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I was using my old Toshiba Setallite untill it broke down a few weeks ago. It was Vista and worked well right up until the end, neither Microsoft or Firefox support Vista anymore. Tried Opera, very basic and not very good.  I bought another Toshiba Satellite from ebay, a refurbished one on W7 which was buy it now £65 or bid, I bid and got it for £45. Works beautifully, not really bothered about being online with it, got it mainly to watch DVD's and run train simulator. They are really well built and tough and have many things that budget laptops don't have these days, like the CD player, knob for volume, earphone and mic jacks plus the other usual sockets, and I have spares from the old Toshiba. For normal use I bought a Lenovo T450 refurbished ffrom ebay £169, like new and really really fast. I recommend refurbs. Lots of ex office refurbs still in perfect nick as they tend to renew them quite regularly.

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1 minute ago, alan_fincher said:

That is surely not correct?

I'm sure I have done it in the past, and thee seem to be plenty of available articles that suggest you can go from Vista to 10 in one go.

Whether the hardware will be good eough for 10 is another matter, though!

This three year old article suggests you can indeed upgrade direct to Win 10 from Vista.

 

https://www.windowscentral.com/how-upgrade-windows-vista-windows-10

 

(subject as you say to the spec.)

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17 minutes ago, Machpoint005 said:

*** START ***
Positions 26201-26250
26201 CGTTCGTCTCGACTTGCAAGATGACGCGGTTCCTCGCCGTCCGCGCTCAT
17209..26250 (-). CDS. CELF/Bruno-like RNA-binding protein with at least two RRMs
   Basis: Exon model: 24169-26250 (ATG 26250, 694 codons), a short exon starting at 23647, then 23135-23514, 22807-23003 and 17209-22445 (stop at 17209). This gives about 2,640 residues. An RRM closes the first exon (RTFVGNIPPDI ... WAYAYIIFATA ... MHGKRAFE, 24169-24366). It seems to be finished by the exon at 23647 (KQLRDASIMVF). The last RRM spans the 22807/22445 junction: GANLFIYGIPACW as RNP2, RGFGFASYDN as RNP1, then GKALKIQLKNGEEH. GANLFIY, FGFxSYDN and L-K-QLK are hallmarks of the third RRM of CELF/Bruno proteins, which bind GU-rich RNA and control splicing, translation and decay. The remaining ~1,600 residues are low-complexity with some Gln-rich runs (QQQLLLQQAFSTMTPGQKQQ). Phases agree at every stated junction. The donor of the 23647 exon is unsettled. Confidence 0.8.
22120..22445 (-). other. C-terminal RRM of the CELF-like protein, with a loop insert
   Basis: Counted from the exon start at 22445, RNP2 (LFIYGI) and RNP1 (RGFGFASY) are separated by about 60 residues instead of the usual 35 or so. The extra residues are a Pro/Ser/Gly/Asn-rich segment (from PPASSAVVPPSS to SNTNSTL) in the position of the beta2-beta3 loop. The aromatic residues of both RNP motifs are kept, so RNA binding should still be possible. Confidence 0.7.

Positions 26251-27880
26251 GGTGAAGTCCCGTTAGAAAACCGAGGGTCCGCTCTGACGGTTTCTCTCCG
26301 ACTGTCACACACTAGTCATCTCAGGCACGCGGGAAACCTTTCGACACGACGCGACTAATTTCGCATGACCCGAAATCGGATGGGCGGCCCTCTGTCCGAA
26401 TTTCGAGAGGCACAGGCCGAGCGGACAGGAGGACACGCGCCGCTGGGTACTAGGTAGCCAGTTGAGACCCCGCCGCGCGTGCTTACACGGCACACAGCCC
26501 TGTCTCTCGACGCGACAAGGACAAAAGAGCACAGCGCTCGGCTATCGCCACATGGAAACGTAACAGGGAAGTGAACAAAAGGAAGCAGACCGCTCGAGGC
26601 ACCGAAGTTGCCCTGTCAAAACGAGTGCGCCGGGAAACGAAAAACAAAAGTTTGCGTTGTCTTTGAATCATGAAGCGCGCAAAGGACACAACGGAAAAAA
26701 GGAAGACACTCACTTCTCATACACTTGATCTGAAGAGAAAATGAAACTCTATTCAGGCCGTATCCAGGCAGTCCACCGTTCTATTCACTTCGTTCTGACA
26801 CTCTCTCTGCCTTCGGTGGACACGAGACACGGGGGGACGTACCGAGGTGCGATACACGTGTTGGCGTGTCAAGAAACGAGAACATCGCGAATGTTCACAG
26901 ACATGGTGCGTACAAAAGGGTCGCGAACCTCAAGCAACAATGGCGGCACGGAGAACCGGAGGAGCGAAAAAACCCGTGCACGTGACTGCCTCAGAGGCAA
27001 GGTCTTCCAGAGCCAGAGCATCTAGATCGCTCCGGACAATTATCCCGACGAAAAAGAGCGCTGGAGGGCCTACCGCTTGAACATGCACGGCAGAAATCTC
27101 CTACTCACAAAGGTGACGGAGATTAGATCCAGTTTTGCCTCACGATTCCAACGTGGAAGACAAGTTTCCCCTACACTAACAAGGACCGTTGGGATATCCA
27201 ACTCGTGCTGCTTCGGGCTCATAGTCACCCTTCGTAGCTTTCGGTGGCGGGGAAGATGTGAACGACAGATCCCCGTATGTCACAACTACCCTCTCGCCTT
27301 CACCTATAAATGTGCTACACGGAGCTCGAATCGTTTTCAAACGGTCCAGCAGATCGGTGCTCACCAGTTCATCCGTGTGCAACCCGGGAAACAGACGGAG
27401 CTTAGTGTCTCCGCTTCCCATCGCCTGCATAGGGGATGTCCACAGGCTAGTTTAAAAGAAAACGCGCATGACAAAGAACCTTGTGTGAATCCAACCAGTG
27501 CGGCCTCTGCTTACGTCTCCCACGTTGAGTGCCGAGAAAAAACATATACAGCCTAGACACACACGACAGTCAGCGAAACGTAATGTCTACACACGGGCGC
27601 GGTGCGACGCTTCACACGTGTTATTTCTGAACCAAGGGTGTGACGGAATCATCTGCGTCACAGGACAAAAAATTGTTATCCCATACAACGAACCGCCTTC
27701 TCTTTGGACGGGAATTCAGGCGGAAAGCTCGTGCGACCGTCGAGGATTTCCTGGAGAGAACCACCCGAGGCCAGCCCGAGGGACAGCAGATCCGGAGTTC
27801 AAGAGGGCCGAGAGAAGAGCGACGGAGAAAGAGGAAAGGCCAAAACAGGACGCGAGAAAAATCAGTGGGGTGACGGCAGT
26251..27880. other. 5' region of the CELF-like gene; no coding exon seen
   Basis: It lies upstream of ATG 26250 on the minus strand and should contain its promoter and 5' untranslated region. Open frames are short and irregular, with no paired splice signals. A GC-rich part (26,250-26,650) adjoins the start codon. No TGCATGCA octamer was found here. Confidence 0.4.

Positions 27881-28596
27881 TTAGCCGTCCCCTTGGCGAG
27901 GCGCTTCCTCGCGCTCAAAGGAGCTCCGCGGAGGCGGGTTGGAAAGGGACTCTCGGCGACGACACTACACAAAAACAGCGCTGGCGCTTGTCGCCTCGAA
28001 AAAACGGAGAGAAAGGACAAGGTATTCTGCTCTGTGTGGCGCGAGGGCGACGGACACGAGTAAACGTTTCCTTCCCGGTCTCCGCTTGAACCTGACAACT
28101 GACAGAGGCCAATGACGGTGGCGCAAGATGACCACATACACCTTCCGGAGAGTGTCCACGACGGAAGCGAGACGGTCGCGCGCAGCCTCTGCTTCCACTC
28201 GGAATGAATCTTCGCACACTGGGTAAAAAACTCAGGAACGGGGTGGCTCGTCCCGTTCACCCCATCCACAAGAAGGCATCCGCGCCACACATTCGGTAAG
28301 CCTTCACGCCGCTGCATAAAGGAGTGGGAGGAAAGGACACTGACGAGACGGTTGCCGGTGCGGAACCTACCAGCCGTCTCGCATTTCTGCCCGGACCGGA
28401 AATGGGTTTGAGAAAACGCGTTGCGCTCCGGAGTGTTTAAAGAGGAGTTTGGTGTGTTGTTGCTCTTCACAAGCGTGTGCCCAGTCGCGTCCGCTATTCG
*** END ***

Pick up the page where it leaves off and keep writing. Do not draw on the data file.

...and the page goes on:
If it's old enough to be running Vista, will it actually have the resources to run Windows X?

 

Unlikely. It would probably have a single core processor for starters (if my memory is correct).

 

ETA:

 

MS lists the minimum specs for Windows 10 as:

 

  • Processor: 1 gigahertz (GHz) or faster processor or SoC

  • RAM: 1 gigabyte (GB) for 32-bit or 2 GB for 64-bit

Are they talking about multi-core processors? Are there 1Ghz multi-core processors?

Edited by eid
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40 minutes ago, bizzard said:

I was using my old Toshiba Setallite untill it broke down a few weeks ago. It was Vista and worked well right up until the end, neither Microsoft or Firefox support Vista anymore. Tried Opera, very basic and not very good.  I bought another Toshiba Satellite from ebay, a refurbished one on W7 which was buy it now £65 or bid, I bid and got it for £45. Works beautifully, not really bothered about being online with it, got it mainly to watch DVD's and run train simulator. They are really well built and tough and have many things that budget laptops don't have these days, like the CD player, knob for volume, earphone and mic jacks plus the other usual sockets, and I have spares from the old Toshiba. For normal use I bought a Lenovo T450 refurbished ffrom ebay £169, like new and really really fast. I recommend refurbs. Lots of ex office refurbs still in perfect nick as they tend to renew them quite regularly.

I see, a man of culture... :)